The federal Drug Enforcement Agency says a heroin distribution center exists in every major city in the United States as well as in Canada.
A statewide campaign of public service announcements, a new website, online ads, social media and print materials kicked off last June after state legislation was passed to target people who have suffered consequences of opioid and heroin use. Resources include communication tools for schools about the campaign, flagging the risks and warning signs.
When a call comes in to NYSUT Social Services, Ani Shahinian, a social worker employed by NYSUT,determines the core problems. She researches appropriate services, based on health insurance, geographic location, and inside knowledge about the credibility of a treatment program or therapist. She may tap programs such as the Long Island Council on Alcoholism or the Physicians Committee for Health in New York City, other experts in the field or a resource database. These tools are supplemented by conversation and site visits.
"A lot of college-age kids are struggling with addiction or alcohol abuse," Shahinian said. "They're so angry and scared." Even if they refuse treatment, Shahinian refers the mother and father to counseling for guidance.
Sometimes the person abusing drugs or alcohol may resist going into a treatment program, but can be directed to a therapist who can establish a rapport and move them to the next level, Hicks said. "That may be more important than trying to jam them into an intensive program three times a week that's 25 miles away and they're not going to get to it."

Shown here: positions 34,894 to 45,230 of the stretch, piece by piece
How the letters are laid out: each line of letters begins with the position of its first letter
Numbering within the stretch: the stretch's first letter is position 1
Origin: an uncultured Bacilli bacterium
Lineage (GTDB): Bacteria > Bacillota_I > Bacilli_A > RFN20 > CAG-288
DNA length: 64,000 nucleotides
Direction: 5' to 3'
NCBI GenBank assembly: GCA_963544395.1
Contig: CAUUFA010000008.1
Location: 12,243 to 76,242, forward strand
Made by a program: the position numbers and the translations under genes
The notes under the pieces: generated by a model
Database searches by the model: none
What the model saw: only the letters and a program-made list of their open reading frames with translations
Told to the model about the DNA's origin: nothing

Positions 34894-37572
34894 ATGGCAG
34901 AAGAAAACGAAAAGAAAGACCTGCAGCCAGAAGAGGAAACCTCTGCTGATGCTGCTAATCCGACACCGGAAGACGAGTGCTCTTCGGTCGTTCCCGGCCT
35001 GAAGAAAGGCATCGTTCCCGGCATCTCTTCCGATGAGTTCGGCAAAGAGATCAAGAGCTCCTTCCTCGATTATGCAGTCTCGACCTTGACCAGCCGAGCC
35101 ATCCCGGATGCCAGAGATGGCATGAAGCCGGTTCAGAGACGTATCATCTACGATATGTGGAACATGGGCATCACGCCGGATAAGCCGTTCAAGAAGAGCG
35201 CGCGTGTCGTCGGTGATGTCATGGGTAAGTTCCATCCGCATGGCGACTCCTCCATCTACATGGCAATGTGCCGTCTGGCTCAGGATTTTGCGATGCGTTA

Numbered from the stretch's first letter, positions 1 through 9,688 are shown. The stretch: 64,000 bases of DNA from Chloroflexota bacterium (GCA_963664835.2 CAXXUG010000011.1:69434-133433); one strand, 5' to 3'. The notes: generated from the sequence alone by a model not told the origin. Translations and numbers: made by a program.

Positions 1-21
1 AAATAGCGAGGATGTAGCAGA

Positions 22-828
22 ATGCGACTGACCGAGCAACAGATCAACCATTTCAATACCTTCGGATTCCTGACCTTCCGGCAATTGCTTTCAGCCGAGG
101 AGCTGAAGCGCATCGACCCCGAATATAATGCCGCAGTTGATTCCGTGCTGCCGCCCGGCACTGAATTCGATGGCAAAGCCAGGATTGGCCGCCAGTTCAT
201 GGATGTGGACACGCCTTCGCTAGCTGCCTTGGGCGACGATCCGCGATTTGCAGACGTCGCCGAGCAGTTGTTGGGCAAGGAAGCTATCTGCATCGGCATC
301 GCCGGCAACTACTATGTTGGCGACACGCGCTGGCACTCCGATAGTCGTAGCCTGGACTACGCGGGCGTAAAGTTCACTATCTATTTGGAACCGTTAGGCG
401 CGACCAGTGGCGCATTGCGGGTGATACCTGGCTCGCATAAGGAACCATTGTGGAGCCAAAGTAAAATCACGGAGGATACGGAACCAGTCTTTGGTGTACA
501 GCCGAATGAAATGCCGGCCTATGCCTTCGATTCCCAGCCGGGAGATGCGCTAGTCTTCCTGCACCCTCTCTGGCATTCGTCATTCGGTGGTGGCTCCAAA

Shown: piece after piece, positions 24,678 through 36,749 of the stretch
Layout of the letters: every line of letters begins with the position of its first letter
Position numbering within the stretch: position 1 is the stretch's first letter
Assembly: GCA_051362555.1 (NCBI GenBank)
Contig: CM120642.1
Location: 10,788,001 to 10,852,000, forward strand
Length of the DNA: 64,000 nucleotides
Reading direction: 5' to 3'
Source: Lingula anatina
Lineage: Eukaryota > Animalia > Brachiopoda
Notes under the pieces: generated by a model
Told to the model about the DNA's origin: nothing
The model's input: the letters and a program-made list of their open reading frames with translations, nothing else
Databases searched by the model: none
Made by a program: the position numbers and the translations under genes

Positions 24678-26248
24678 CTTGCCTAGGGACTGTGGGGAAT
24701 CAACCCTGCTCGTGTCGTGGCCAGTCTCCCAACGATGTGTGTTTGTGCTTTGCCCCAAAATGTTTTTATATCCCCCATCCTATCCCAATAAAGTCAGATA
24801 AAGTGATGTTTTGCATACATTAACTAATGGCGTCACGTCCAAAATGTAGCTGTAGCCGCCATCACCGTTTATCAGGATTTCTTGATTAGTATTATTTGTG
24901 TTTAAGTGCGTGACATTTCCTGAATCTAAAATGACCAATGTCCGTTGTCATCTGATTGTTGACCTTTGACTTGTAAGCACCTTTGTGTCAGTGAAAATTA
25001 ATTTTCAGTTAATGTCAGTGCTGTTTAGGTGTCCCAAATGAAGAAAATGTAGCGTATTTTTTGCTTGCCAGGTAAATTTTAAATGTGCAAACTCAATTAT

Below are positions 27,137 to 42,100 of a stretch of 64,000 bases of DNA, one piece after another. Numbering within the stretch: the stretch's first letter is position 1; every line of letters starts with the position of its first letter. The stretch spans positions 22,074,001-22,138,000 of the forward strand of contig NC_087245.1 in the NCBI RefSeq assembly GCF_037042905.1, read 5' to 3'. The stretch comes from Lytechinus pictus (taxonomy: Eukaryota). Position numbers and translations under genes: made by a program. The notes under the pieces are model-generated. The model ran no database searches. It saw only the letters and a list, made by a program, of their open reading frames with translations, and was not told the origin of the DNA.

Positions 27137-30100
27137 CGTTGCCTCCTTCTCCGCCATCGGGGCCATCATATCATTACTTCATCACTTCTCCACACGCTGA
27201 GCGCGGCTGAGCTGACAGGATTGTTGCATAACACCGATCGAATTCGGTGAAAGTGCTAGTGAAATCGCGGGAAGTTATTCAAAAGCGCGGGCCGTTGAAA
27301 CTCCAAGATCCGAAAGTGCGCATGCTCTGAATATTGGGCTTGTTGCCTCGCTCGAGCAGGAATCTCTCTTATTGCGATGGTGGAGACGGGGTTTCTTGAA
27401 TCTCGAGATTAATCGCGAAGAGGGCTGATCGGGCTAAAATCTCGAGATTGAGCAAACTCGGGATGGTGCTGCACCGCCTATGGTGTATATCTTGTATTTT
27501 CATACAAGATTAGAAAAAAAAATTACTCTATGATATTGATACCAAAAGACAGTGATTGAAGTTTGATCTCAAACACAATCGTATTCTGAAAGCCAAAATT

Fear of being discovered keeps some people from seeking help, even if their family is in great distress. They do not want others to know they have a problem, or that their spouse or child has a problem endangering their life.
"They may not go (seek help) if it's a small town and they're a teacher," said Shahinian. "There is still a tremendous amount of stigma and bias ... Sometimes the first time somebody talks about an issue is with us. There's something about us being anonymous. I consider ourselves a bridge to getting them the help they need," she said.
IF YOU NEED HELP
Members can contact NYSUT Social Services at 800-342-9810, ext. 6206 or email firstname.lastname@example.org. All contact is confidential.
Family members of someone abusing alcohol or drugs can visit www.al–anon.org to find local support groups. Call 888-4AL–ANON (425–2666) 8 a.m. – 6 p.m. Monday through Friday, for meetings, or 757-563–1600 for free materials.
FOR MORE INFO
Call 1-877-8-HOPENY or visit www.combatheroin.ny.gov and click on resources for posters, fliers, fact sheets, medicine cabinet inventories, prescription safety information or links to the Department of Health, the National Institute of Drug Abuse, or the Substance Abuse Mental Health Services Administration.
Visit www.samhsa.gov, www.niaaa.nih.gov or www.drugabuse.gov.